Monthly Archives: November 2011

Robin Harding

The cut in the interest rate on the Fed’s currency swaps with Europe has led to speculation that the Fed will have to cut its discount rate as well. I’m pretty sure that speculation is wrong.

The point is fairly simple: European banks will now be able to get one week dollar loans from the ECB at an interest rate of about 0.6 per cent. If a US bank needed to borrow dollars from the Fed and went to the discount window it would have to pay 0.75 per cent. That seems perverse. Read more

Claire Jones

Today’s co-ordinated action saw six of the world’s central banks agree to provide dollar funds a lot more cheaply. The European Central Bank, however, went a step further than its counterparts by lowering the margins, or haircuts, applied on the assets that borrowers hand over to the central bank in order to secure dollars.

This from the FT’s Robin Harding and Ralph Atkins:

In a further move to boost the attractiveness of its dollar offers, the ECB said it would value more favourably assets that have to be put up by banks as collateral to obtain US dollar liquidity. The current margin, or discount, applied would be cut from 20 per cent to 12 per cent.

That means that the ECB is not only willing to provide dollar funding more cheaply, but also take on more of the credit risk for doing so. This pretty much consigns the traditional way in which central banks have provided emergency funding to the dustbin.

But that may be no bad thing. Read more

Yesterday, I included the Treasury chart below showing that the potential level of output is 13 per cent lower than that assumed by the same organisation in March 2008.

But the chart has been troubling me overnight because it is comparing apples with pears. The calculation methodology of GDP has changed since the 2008 Budget in a way which would have made the 2008 trend higher. Read more

Ralph Atkins

Just what the eurozone did not need right now: another possible German-Franco row, this time over jobs at the European Central Bank. In Brussels late on Tuesday, Wolfgang Schäuble, German finance minister, pressed for his deputy Jörg Asmussen to take over the ECB’s economics department from Jürgen Stark when he joins the ECB’s six-man executive board at the start of 2012.

The problem is that France’s Benoit Coeuré, an academic economist as well as French civil servant, who will arrive at the ECB at the same time as Mr Asmussen, is arguably much better suited for the economics portfolio.  Read more

Robin Harding

Nathan Sheets, head of the Fed’s international division until August, clearly plans to enjoy his freedom as head of international economics at Citi. In a new note he proposes a fairly dramatic communications option for the Fed – setting a target for the level of nominal consumption – which is definitely not the kind of thing you’re allowed to say in public when you work at the Federal Reserve Board.

As Mr Sheets notes, the Fed has ruled out any dramatic changes to its framework for the time being, but “our view is that in the event of a sizable financial shock from Europe—or evidence that the economy was slipping into recession—the Fed would be looking for a ‘bazooka,’ and such a regime would again be considered”. Read more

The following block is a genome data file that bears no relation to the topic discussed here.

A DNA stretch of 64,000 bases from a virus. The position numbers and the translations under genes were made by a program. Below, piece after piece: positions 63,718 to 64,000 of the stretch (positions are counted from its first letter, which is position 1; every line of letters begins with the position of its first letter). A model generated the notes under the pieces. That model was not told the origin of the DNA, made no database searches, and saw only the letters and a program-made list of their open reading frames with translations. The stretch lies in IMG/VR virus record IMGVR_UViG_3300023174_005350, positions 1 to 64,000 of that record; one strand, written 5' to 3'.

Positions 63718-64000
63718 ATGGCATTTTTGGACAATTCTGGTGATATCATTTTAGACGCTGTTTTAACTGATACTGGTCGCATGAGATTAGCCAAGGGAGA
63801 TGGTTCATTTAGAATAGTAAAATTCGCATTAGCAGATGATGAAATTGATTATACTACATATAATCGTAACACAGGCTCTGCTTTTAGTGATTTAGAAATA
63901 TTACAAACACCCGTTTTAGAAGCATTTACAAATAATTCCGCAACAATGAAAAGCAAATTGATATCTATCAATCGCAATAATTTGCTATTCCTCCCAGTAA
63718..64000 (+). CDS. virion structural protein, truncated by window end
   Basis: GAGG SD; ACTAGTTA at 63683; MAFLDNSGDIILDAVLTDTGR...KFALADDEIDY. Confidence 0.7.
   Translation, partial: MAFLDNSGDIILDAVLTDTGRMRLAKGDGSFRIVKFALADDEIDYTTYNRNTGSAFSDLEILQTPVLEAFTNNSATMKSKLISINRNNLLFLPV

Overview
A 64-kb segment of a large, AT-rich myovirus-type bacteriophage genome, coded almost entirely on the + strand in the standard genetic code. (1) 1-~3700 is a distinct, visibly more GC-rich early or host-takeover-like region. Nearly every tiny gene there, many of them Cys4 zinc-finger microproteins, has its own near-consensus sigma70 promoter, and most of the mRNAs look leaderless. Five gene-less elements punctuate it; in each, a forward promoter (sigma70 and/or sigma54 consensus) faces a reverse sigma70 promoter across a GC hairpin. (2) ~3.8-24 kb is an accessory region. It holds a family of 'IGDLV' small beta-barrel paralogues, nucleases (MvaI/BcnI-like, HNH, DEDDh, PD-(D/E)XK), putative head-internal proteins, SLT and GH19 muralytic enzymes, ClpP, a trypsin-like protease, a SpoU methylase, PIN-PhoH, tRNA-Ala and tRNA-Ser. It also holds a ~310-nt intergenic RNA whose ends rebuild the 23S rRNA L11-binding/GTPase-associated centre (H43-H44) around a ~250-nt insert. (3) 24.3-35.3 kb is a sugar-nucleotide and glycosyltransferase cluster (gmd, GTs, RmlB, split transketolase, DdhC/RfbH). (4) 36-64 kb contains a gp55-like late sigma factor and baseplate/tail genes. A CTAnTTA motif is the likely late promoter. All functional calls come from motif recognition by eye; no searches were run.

When he established the Office for Budget Responsibility, George Osborne had never envisaged his creation would give him such a grim day less than 18 months later. But the OBR has just told the chancellor that without further action his deficit reduction ambitions were seriously off track.

The latest forecasts with lower growth and higher borrowing implied Britain would miss Mr Osborne’s March Budget ambition of eliminating the current structural deficit by 2014-15 by miles. The original OBR forecasts showed he was set to meet his goals not one, not two, but only three years later in 2017-18, close to the election after next.

With such bad news, the government has had to announce not a “plan B” of policy stimulus, but an “augmented plan A” with £15bn additional spending cuts a year by 2016-17 – deeper cuts in the final two years than the annual austerity being undertaken now. And that is all just to allow him to scrape home on his fiscal mandate. Austerity is no longer a four-year pain, but a six-year trial. Read more

Claire Jones

Sir Mervyn King. Image by Getty.

Sir Mervyn King. Image by Getty.

Welcome to our live blog on Sir Mervyn King’s appearance at the Treasury select committee.

The governor has been called before the committee to field questions on the Monetary Policy Committee’s latest inflation report, which came out earlier this month.

Reporting by Claire Jones. All times are GMT.

17.16 This live blog is now closed.

17.14 Given that the hearing was supposed to be about the MPC’s inflation report, it was ironic that the governor ended up revealing more about what the FPC is likely to recommend in the financial stability report later this week. Read more

Ahead of the Autumn Statement, the Treasury has released some details of its plan for growth, in what appears to be a cynical bid to muddy the waters. The truth is that estimates of Britain’s growth potential are being revised down across the board.

Are the announcements mostly sensible? They’re OK.

Are they large? No.

Will they change the narrative of the Autumn Statement? Only if Britain allows itself to be hoodwinked and reporters are as pliable as ministers hope. Read more

Claire Jones

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The Bank of England’s financial (in?)stability report is due out on Thursday. Read more

Ralph Atkins

Has Thursday’s pact between Angela Merkel and Nicolas Sarkozy over the European Central Bank been misinterpreted? At their Strasbourg meeting with Italian premier Mario Monti, the French president agreed with Germany’s chancellor that he should not put pressure on the ECB to act more aggressively against the escalating eurozone debt crisis. Some, especially in financial markets, saw that as making bolder ECB moves less likely. But maybe that is the wrong way of looking at it? Read more

Claire Jones

Paris is again calling on the European Central Bank to act as lender of last resort for governments. From the FT’s Hugh Carnegy in Paris:

Alain Juppé, the French foreign minister, stepped up the pressure on Thursday, saying intervention by the ECB was a matter of urgency.

Speaking on France Inter radio, Mr Juppe said the market’s cool reception of Wednesday’s German Bund auction showed that the crisis “touches all the economies, including the most solid”.